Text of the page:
The International Trachoma Initiative: Eliminating the World’s Leading Cause of Infectious Blindness
We recognize that collaboration is essential to solving complex global public health challenges. One of several neglected tropical diseases (NTDs) the World Health Organization (WHO) has identified for elimination, trachoma is an infectious eye disease that causes eyelids to turn in and lashes to scrape the eyeball, causing great pain, corneal ulcers, and irreversible blindness unless treated with antibiotics or a simple surgical procedure. It is the world's leading infectious cause of blindness and primarily affects remote communities with severely limited access to healthcare, clean water, and sanitation. In 2019, just over 142 million people are at risk of trachoma, a 91% reduction from the 1.5 billion in 2002.1
The International Trachoma Initiative (ITI) is housed at The Task Force for Global Health, an independent not-for-profit, through which the ITI manages Pfizer’s donation of Zithromax® (azithromycin), the antibiotic used to treat trachoma in certain countries. The ITI also provides support to national ministries of health and governmental and non-governmental organizations to implement a comprehensive approach to fight trachoma.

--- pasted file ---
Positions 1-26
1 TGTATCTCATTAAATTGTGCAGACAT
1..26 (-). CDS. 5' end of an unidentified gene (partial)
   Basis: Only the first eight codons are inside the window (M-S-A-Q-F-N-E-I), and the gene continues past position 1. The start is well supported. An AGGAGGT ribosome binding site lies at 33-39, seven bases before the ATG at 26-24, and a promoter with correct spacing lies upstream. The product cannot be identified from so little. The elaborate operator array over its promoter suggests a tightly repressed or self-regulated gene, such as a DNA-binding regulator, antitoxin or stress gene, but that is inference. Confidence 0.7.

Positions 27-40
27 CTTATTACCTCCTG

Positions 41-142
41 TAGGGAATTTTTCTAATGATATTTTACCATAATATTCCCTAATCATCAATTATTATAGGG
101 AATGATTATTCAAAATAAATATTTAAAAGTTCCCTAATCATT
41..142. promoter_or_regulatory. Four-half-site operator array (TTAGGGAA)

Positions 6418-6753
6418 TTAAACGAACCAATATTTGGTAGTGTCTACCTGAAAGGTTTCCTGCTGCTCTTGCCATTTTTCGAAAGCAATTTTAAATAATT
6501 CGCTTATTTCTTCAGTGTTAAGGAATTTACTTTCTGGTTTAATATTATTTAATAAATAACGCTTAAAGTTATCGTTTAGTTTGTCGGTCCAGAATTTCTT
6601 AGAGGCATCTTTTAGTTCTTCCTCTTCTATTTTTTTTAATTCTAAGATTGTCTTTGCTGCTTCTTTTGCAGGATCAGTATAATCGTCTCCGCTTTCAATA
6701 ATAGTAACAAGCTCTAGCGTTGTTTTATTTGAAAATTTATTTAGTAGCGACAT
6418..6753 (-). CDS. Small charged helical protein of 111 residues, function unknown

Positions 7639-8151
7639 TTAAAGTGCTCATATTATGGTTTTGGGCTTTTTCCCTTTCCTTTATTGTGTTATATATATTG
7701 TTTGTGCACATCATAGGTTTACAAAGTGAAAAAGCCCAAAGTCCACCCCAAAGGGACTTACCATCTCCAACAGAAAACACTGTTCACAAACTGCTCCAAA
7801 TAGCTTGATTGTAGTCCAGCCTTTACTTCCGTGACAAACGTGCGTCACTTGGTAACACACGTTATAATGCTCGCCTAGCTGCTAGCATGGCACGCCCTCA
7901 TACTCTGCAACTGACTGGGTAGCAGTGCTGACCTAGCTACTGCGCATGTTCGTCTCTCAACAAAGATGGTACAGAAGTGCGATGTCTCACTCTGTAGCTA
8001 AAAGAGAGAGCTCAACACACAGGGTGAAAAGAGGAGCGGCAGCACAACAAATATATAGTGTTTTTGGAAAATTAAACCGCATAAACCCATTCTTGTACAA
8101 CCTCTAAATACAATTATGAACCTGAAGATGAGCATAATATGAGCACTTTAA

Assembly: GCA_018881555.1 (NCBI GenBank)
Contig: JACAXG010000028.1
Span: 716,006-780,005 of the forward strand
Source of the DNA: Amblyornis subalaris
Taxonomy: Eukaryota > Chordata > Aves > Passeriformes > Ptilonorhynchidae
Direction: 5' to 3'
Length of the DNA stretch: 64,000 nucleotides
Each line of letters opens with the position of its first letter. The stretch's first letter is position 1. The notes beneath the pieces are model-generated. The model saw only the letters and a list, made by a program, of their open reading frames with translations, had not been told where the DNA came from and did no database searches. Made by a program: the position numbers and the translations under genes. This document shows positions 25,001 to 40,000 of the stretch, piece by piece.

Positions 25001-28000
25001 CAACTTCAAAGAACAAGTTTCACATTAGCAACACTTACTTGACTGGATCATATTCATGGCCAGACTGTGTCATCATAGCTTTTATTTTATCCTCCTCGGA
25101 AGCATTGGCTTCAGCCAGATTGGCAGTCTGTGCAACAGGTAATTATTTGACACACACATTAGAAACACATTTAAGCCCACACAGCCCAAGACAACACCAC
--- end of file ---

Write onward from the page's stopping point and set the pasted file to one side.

As Pfizer continues to work toward achieving near-term milestones that address NTDs, we are committed to donating Zithromax through 2025.
Learn more about trachoma and what we're doing to relieve the burden.
Trachoma is Both Treatable and Preventable With Full Implementation of the World Health Organization (WHO) Recommended SAFE Strategy
Pfizer and the ITI are part of a global network of more than 100 diverse partners working together to eliminate trachoma. These include: governments, United Nations agencies, World Health Organization (WHO), United States Agency for International Development (USAID), Department for International Development (DFID), The Bill & Melinda Gates Foundation, The Carter Center, CBM, The Fred Hollows Foundation, Helen Keller International, The International Agency for the Prevention of Blindness, Kilimanjaro Centre for Community Ophthalmology, Light for the World, Lions Club International, London School of Hygiene and Tropical Medicine, Organization pour la Prévention de la Cécité, Orbis, The Queen Elizabeth Diamond Jubilee Trust, RTI International, Sightsavers, Wilmer Eye Institute at Johns Hopkins, and World Vision.
In 2018, Pfizer celebrated 20 years of commitment to eliminating trachoma. Since the program began, we have donated more than 850 million doses of Zithromax shipped to 40 countries. As a result of a coordinated program scale-up with our partners, just over 100 million of those doses were shipped in 2018 alone.
The WHO validated that Ghana and Nepal reached trachoma elimination in 2018, making them the first countries in sub-Saharan Africa and Asia to achieve this target. Both received Pfizer's Zithromax donation and are proof that the comprehensive global trachoma elimination strategy is working.
To learn more about the International Trachoma Initiative, please visit www.trachoma.org.